It is obvious during rush hour on London’s underground the pandemic is just another memory lost in its subterranean tunnels.
The underground is busy. I resigned myself to standing for the entire journey to Southall from Tottenham Court Road tube on the newly opened Elizabeth line. To my surprise, as I prepared to steady myself for the journey, a young man offered his seat to me.
He looked about seventeen years of age. He stood up and beckoned me to sit down pointing at the seat he had just made vacant. I was surprised for a number of reasons, but at the foremost of my mind, are you serious? I first looked around thinking he must be referring to someone else. Do I look that old?
He looked at me again and insisted. I acknowledged the kind gesture with a big smile but declined the considerate offer.
Next tube station was Bond Street and the young man again offered his seat to me and I happily accepted this time as I could see he was getting ready to leave. Nothing to do with age!
An elderly Asian couple then boarded the carriage. A woman who appeared to be in her 20s and sitting in the seat next to me and a turbaned man in his 30s who was sitting across from me, both offered their seats to the elderly couple.
The elderly couple were taken aback by the gesture. Their profuse thanks suggested they were not used to such considerate behaviour. They were touched.
Then a young man who was sitting on the other side to me, as if wanting to be part of these exchanges, offered his seat to the young woman who had just offered her seat to the elderly couple.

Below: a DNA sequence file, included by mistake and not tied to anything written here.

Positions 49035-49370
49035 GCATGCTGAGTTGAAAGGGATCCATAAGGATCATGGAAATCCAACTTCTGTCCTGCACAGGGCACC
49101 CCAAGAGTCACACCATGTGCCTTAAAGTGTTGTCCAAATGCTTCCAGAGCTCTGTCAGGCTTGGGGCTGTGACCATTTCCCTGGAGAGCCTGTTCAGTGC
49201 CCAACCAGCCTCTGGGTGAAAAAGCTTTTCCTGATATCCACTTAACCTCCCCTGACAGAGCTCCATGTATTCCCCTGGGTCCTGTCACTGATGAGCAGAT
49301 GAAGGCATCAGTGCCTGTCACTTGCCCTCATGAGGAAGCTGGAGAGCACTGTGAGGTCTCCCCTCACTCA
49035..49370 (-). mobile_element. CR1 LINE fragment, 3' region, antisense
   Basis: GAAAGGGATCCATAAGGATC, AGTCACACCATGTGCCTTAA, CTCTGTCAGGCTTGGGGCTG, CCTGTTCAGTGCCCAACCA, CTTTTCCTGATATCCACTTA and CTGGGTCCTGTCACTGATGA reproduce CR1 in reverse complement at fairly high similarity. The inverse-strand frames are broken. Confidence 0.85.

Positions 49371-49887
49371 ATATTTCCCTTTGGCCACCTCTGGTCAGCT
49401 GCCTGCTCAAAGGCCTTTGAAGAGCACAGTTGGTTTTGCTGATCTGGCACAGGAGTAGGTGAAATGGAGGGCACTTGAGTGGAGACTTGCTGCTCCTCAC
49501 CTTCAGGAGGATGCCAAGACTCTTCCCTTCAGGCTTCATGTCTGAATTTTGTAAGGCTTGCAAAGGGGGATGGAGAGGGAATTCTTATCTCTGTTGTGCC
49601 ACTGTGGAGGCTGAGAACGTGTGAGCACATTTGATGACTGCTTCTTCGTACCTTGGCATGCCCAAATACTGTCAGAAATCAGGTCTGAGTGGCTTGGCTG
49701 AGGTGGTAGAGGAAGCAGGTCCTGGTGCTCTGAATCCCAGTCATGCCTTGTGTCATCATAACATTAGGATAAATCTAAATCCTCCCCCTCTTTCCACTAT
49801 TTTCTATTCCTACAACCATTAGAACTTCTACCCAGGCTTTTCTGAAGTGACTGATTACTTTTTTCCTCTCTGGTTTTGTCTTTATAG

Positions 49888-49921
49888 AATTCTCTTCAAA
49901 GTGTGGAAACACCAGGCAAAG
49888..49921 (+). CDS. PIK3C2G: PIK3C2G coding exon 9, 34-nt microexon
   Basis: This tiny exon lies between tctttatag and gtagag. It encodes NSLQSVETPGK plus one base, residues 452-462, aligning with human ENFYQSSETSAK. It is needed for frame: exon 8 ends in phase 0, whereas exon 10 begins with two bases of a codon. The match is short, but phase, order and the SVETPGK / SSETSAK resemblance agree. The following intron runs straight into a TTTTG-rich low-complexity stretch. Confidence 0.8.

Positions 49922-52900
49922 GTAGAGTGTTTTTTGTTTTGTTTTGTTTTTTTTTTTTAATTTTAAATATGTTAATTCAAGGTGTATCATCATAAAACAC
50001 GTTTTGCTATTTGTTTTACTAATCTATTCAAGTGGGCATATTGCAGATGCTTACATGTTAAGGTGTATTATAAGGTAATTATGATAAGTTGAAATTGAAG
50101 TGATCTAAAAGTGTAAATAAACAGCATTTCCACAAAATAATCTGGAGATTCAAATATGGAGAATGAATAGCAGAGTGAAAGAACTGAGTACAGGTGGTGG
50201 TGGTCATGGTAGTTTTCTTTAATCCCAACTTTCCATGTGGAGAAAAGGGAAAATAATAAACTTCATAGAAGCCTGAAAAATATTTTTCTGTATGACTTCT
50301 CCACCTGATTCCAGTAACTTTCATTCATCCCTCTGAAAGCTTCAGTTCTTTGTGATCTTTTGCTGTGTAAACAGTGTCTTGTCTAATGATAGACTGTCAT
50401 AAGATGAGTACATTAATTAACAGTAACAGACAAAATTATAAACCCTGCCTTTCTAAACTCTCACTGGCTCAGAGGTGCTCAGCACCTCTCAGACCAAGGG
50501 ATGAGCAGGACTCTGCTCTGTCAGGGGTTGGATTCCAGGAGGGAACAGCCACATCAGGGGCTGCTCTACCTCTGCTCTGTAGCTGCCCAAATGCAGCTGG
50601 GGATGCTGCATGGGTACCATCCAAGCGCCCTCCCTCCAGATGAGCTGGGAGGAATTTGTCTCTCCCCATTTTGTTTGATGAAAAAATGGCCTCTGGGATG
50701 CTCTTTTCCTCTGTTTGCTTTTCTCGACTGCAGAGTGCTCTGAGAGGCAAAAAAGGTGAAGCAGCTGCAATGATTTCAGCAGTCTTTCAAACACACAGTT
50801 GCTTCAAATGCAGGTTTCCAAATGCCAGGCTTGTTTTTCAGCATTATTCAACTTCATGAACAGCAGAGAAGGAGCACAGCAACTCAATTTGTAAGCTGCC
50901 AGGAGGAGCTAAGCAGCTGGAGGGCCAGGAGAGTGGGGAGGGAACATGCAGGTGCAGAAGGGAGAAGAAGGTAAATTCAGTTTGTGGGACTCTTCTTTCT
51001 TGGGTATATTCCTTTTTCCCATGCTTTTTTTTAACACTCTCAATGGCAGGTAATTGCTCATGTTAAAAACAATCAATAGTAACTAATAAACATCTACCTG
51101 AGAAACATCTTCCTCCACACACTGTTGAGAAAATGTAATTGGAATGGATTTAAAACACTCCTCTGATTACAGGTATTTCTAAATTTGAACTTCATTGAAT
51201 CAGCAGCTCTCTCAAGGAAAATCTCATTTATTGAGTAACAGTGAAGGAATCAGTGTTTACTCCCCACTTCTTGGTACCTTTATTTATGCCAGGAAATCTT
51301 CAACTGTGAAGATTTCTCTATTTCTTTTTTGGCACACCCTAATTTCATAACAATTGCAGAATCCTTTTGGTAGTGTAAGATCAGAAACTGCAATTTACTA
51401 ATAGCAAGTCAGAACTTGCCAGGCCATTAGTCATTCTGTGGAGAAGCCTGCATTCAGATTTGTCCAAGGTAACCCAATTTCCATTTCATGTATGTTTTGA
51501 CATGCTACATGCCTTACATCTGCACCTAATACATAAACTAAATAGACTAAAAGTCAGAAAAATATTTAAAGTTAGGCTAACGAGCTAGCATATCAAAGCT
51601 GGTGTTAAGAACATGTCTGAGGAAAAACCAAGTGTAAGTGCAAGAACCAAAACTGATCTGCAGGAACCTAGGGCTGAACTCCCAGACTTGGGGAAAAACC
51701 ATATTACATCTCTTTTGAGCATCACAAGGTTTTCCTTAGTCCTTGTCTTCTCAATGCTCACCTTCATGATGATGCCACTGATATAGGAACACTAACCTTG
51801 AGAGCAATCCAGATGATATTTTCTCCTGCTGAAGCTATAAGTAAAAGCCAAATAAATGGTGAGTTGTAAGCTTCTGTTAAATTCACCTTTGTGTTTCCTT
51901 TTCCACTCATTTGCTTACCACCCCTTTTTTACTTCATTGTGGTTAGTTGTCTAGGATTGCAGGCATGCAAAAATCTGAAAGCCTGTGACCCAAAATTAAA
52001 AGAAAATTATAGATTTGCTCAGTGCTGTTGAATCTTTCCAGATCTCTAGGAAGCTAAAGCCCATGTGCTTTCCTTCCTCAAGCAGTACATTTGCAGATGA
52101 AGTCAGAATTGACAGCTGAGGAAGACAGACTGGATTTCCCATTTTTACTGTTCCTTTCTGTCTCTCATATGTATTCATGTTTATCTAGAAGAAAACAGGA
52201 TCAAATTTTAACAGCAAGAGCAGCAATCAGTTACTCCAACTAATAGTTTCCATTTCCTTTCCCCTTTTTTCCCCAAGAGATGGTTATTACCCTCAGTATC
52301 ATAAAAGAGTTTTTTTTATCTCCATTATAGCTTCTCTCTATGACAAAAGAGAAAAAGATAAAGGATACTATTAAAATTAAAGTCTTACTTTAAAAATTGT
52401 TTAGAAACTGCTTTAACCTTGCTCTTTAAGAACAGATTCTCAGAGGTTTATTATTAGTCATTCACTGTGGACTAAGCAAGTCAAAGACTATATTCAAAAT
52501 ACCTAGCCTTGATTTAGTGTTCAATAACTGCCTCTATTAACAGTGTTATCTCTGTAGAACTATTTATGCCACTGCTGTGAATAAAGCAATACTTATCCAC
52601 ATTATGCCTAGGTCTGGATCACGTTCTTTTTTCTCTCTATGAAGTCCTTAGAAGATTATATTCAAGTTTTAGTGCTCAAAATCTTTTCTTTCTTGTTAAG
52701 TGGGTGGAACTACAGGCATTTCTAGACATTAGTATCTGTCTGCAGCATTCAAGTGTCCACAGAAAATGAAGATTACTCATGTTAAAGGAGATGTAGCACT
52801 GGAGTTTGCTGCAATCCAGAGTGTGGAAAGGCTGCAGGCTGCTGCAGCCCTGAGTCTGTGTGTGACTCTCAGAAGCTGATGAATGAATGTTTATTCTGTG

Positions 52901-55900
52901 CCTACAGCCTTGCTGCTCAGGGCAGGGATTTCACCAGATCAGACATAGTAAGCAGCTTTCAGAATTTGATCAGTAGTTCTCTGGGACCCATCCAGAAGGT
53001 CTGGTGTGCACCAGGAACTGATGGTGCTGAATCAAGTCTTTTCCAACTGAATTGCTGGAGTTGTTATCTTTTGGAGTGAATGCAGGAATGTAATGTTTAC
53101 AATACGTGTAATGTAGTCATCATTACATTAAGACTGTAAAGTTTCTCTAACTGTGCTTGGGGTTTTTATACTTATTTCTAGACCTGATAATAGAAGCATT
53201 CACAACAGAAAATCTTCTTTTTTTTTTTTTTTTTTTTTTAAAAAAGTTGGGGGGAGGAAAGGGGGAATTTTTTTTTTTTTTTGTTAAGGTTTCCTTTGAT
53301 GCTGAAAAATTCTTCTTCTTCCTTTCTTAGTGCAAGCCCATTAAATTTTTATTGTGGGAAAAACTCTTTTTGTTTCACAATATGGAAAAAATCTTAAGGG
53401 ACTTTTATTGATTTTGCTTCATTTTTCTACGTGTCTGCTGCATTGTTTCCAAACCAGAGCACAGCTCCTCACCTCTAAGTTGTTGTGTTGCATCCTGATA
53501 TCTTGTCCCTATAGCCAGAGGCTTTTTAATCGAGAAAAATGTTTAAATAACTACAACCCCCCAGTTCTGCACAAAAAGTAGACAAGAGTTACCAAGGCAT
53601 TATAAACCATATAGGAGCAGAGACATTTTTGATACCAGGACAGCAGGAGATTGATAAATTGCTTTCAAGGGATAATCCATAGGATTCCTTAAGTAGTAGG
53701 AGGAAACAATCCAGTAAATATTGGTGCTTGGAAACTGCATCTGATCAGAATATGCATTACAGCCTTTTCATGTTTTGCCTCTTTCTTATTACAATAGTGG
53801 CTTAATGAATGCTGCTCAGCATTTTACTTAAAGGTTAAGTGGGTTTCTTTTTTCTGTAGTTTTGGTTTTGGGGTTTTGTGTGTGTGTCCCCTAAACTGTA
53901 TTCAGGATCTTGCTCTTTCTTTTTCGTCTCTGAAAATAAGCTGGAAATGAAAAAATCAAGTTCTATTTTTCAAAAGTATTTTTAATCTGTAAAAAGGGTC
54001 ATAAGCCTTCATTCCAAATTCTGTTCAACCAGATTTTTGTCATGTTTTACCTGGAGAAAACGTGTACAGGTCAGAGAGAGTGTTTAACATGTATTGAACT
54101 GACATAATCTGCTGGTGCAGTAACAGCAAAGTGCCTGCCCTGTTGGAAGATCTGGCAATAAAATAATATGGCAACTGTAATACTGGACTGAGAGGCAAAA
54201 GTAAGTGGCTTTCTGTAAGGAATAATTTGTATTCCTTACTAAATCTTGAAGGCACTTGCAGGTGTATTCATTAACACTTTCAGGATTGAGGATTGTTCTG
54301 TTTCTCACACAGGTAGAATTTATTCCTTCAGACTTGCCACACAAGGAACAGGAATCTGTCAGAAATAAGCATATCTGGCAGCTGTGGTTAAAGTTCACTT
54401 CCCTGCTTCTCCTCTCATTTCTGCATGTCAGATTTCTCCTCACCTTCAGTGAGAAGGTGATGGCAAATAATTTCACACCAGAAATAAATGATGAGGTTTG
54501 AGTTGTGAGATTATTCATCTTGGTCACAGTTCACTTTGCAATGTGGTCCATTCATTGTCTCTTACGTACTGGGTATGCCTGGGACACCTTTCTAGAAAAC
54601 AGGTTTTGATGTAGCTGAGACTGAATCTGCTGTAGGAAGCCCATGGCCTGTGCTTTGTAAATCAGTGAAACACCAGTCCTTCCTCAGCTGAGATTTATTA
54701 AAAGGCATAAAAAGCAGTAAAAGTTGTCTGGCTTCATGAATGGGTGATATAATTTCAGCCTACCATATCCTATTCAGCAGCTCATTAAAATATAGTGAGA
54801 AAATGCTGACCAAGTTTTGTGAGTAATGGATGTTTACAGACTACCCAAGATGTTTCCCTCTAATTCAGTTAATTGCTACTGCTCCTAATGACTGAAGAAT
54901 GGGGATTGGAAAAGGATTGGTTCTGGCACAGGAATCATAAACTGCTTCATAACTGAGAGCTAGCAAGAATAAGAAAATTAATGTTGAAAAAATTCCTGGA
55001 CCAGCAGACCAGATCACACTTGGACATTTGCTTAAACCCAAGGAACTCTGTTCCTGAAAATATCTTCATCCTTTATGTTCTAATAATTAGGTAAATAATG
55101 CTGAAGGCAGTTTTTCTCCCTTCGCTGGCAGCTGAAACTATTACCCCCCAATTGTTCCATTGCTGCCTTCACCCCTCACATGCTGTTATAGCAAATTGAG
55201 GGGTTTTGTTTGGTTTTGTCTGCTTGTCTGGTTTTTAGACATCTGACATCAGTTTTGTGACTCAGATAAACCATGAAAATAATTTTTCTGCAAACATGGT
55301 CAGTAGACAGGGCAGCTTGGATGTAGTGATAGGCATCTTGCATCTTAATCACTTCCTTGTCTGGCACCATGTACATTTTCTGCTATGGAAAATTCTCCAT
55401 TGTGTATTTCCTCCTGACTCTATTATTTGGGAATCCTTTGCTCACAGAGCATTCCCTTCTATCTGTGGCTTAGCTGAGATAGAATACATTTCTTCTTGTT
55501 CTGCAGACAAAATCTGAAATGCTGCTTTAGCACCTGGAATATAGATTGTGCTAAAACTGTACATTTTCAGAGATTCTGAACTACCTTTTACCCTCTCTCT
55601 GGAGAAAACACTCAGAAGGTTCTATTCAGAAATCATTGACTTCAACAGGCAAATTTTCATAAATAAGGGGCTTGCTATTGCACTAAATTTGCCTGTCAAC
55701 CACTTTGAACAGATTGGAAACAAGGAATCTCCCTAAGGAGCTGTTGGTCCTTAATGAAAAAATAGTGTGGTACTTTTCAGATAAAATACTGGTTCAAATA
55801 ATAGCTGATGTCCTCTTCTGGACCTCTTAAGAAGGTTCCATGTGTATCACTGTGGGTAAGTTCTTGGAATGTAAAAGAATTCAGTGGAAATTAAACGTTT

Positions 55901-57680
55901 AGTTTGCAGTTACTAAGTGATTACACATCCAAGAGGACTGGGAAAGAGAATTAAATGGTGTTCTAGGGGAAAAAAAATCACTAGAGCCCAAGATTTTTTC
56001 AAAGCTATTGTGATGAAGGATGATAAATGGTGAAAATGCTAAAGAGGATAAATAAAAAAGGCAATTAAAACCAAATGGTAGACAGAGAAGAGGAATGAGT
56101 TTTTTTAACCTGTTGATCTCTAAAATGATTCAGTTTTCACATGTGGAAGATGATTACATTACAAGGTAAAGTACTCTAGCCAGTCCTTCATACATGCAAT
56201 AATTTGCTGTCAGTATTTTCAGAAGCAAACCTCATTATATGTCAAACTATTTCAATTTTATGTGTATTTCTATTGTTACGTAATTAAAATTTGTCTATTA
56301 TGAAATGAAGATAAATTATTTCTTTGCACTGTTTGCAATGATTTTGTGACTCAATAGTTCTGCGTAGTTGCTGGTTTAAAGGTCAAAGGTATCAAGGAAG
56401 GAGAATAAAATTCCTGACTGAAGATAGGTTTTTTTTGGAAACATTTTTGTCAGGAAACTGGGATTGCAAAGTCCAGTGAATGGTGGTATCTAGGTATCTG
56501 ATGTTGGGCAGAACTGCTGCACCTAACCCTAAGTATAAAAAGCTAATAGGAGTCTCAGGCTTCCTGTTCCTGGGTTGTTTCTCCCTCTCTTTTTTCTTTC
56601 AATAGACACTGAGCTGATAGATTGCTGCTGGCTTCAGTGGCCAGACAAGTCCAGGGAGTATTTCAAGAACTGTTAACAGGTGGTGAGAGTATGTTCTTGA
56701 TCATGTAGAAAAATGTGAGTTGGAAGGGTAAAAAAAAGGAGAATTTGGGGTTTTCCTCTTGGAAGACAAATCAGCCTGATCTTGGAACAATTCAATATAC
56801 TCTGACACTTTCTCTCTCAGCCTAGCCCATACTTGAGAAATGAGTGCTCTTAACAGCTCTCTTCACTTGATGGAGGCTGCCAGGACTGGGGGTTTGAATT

At this point we all laughed in unison. Something wonderful had just taken place that broke the ice of alienation usually experienced in tube carriages filled with people who try hard to avoid any sort of connection.
The young person who first offered his seat to me, who had by this time left the train did not get to witness what his gesture had started but it made my day, and no doubt it did the same for the others. The unassuming young person who had started this wave of gratitude was not present to witness what he had left behind. I pondered on this.
People are nice, they want to do good, they want to look after each other, they want to feel connected and have a sense of connection and a shared experience that is joyful. He had no idea what he left behind but whatever it was, it connected us for a moment. That connection was pregnant with reverence and joy that still remains with me. Little things matter and what we leave behind makes a difference.
The last Poulstone blog was written three years ago in March 2020. It was written when the first lock down was announced. I said in that blog, see you on the other side. How were we to know the other side would take so long to get to and once there, filled with uncertainty.
Poulstone wakes up from the pandemic years realising there is a lot of work to do. It is finding its direction through the compass points of reverence, connection, joy and what we leave behind. It’s our new mantra. … and little things matter.
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5 March 2023
Rajesh & Divya